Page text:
BUCKFIELD — Fielding practice began on a rare sun-drenched spring afternoon behind Buckfield High School, and the Bucks were clearly enjoying themselves.
There was a lot of chatter, only occasionally interrupted when coach Joe McLaughlin makes a point to one of the players.
"We might not win it all, but we'll have the noisiest team, that's for sure," McLaughlin said.
Buckfield has been very noisy this season, sprinting out to a 9-0 start and the top of the Western Class D Heal Point standings. It is the best start in a long time for a program that had fallen on some rough times after ranking among the best in Western D around the turn of the millennium.
Last year, the Bucks finished 7-7 with a young team that was knocked out in the first round of the playoffs. With the young nucleus returning, older players maturing into team leaders, and some new additions from transfers and players returning after a year or two away from the team, they set some loftier goals for themselves in 2012.
"We have some great senior leadership this year, which was lacking last year," McLaughlin said. "We have a good balance of youth and senior leadership. Last year, we tasted some success but I think these guys were hungry for more success this year."
Seniors such as catcher/pitcher Alan Lebel, centerfielder Trevor Averill, pitcher Cody White, who leads the pitching staff with a 3-0 record, and shortstop Austin Dooley, who returned after sitting out last year, helped set a new, positive tone.
Talented sophomores Jonah Williams and Owen Bennett were the Bucks' leading hitters as freshmen last year. The lineup surrounding them has become deeper, more versatile and just plain difficult to stop. The Bucks have reached double digits in seven of their nine wins and are averaging a gaudy 10.7 runs per game
The Bucks started the season emphasizing fundamentals in each facet of the game — putting the ball in play, throwing strikes and playing solid defense, which was their Achilles' heel last year.
The key to shoring up those areas of the game and becoming a more well-rounded team has been the overall attitude of the team, what the big leaguers would call the clubhouse atmosphere.
In the past, the Bucks had the talent to compete but would usually succumb to the adversity that inevitably arises even in the short spring season. They brought lackadaisical attitudes to practice and were too quick to get down on themselves and each other.
Players credit McLaughlin with changing the culture of the team when he took over last year.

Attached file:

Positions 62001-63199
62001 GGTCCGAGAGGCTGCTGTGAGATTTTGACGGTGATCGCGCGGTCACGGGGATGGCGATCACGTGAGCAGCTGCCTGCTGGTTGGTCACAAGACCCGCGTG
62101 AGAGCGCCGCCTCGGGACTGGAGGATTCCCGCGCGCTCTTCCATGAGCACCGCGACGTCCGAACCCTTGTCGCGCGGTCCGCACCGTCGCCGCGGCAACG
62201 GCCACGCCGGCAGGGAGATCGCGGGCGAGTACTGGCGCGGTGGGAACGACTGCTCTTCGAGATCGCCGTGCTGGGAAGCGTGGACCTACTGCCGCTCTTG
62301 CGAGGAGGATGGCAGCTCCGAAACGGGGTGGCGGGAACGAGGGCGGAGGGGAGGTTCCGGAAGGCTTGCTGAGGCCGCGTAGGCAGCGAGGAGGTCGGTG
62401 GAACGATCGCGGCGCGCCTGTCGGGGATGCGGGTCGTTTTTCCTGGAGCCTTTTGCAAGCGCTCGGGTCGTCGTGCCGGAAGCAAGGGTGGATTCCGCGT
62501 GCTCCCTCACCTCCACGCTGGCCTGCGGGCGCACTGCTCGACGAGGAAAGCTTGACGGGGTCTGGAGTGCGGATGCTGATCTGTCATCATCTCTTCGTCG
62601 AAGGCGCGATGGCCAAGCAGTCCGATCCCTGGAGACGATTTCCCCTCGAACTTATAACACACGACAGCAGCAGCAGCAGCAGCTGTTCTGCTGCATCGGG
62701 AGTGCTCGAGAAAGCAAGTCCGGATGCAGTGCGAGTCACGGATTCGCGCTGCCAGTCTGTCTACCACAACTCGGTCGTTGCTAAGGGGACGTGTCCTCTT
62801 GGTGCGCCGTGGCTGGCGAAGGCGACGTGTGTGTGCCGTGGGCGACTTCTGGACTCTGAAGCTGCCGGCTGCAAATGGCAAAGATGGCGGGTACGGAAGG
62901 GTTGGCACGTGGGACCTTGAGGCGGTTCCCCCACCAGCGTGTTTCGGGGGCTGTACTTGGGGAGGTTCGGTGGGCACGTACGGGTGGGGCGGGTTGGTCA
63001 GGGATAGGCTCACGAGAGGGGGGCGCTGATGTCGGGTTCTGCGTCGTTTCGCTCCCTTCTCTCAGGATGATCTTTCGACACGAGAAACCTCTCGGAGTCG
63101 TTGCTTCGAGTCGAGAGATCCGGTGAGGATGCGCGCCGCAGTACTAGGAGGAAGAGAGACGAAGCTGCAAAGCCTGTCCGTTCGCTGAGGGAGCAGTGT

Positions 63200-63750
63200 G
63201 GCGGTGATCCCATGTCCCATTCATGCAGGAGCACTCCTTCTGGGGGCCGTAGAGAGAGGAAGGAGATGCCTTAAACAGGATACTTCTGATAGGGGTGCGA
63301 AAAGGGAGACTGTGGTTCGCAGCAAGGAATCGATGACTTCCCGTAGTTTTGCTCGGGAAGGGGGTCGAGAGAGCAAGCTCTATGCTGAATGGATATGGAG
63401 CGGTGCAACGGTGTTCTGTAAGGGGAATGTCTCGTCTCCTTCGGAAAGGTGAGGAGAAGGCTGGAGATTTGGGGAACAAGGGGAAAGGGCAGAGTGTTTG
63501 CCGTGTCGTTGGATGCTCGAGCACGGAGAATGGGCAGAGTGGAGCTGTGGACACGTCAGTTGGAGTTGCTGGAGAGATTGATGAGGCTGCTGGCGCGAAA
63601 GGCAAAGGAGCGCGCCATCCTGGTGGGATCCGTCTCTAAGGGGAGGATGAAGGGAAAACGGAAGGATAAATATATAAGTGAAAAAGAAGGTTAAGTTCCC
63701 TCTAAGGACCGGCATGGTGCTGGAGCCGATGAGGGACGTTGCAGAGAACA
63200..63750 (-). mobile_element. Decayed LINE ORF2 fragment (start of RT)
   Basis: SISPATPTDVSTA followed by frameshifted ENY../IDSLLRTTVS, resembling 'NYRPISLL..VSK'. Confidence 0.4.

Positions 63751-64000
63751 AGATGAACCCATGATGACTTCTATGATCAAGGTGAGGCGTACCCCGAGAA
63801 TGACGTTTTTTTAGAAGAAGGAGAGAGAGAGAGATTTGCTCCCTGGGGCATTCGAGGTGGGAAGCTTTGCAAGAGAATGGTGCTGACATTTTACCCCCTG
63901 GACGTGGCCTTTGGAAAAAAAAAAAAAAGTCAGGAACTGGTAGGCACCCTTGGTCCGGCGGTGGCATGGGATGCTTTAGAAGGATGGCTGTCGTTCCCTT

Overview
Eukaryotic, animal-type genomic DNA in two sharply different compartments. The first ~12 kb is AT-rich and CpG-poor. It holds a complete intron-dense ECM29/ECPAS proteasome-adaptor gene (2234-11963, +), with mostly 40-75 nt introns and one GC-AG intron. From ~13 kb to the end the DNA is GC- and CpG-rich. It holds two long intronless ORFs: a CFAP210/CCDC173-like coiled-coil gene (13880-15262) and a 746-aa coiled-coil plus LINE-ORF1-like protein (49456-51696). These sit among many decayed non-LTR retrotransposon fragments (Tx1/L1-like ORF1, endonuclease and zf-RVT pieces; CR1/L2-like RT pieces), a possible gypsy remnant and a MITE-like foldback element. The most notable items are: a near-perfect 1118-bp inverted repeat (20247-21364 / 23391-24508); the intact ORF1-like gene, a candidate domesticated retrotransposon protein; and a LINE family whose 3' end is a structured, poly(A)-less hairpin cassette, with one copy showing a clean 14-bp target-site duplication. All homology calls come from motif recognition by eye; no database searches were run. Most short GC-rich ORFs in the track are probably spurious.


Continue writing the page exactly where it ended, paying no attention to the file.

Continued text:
"I think I learned a lot more last year than I had the previous two years," said White, who is 3-0 on the mound. "He just brings sportsmanship and a good attitude and he wants to win just as much as the rest of us."
This year, adversity has, if anything, made the Bucks stronger.
"When somebody messes up, we don't get down on each other," White said. "We try to keep everybody positive."
"We're almost like a family," Dooley said. "When we're down, we bring ourselves back up."
Buckfield put that attitude into action when it rallied from a 5-2 deficit against Old Orchard Beach, a Class C school, with a four-run sixth inning. It held on for a 7-6 victory, its second one-run win of the season.
"I think it made us realize we can't expect to win every game, and even if we're down, we can still come back," White said.
"That's when we realized, you know, we've played in some lopsided games and we can play in the close games, too, even if we're losing in some of those," McLaughlin said.
The Bucks haven't had to come from behind very often because of a deep pitching staff led by White, Williams, Lebel and Garrett Hamann that has held the opposition to two runs or less in eight games, including two shutouts.
"This has definitely been a change for Buckfield," Lebel said. "The pitching's been great. Everyone has had great attitudes and been willing to go out and pitch."
"I feel like we have a great amount of depth," McLaughlin said. "We have four guys that can get up and start any given day, and beyond that, we have another four who I can give the ball to and feel confident that they're going to be able to throw strikes."
They've worked hard to earn that confidence, but McLaughlin is taking steps to reign his team in. A recent topic at practice was, "Five ways to ruin a successful season."
Overconfidence was one of the ways. McLaughlin stressed how humbling baseball can be.
"Just when you think everything's clicking, it balances out real quick," McLaughlin said. "One of our themes is keep keeping hungry and not being satisfied."
Lebel has been impressed by how is team has dealt with its success.
"We're handling it a lot better than we would with a lot of sports," he said. "We get winning and we get overexcited and anxious and we start losing and we get down. This year, Coach has really put it on us that we can't get overexcited or we can't get down. We've done a lot better than I've ever seen Buckfield play, just by getting ourselves back up. If we do strike out, make a bad play, an error, anything, we're back into the game. We're focused. We play harder. We play smarter."
The Bucks are smart enough to know they are still a long way from their first regional crown since 1997 and their first ever state title. Their schedule the final two weeks of the season includes a rematch with Old Orchard Beach, perennial Class D contender Rangeley and defending Class D champion Greenville, which is also unbeaten and nipping at the Bucks heels in the Heals.
Not wanting to get ahead of themselves, the Bucks insist they have tunnel vision for this weekend's doubleheader with Valley.
"We know that we have to think of the first game that we have to play rather than the next three," Lebel said. "We're just focusing on that one game at a time."
And having a lot of fun doing it.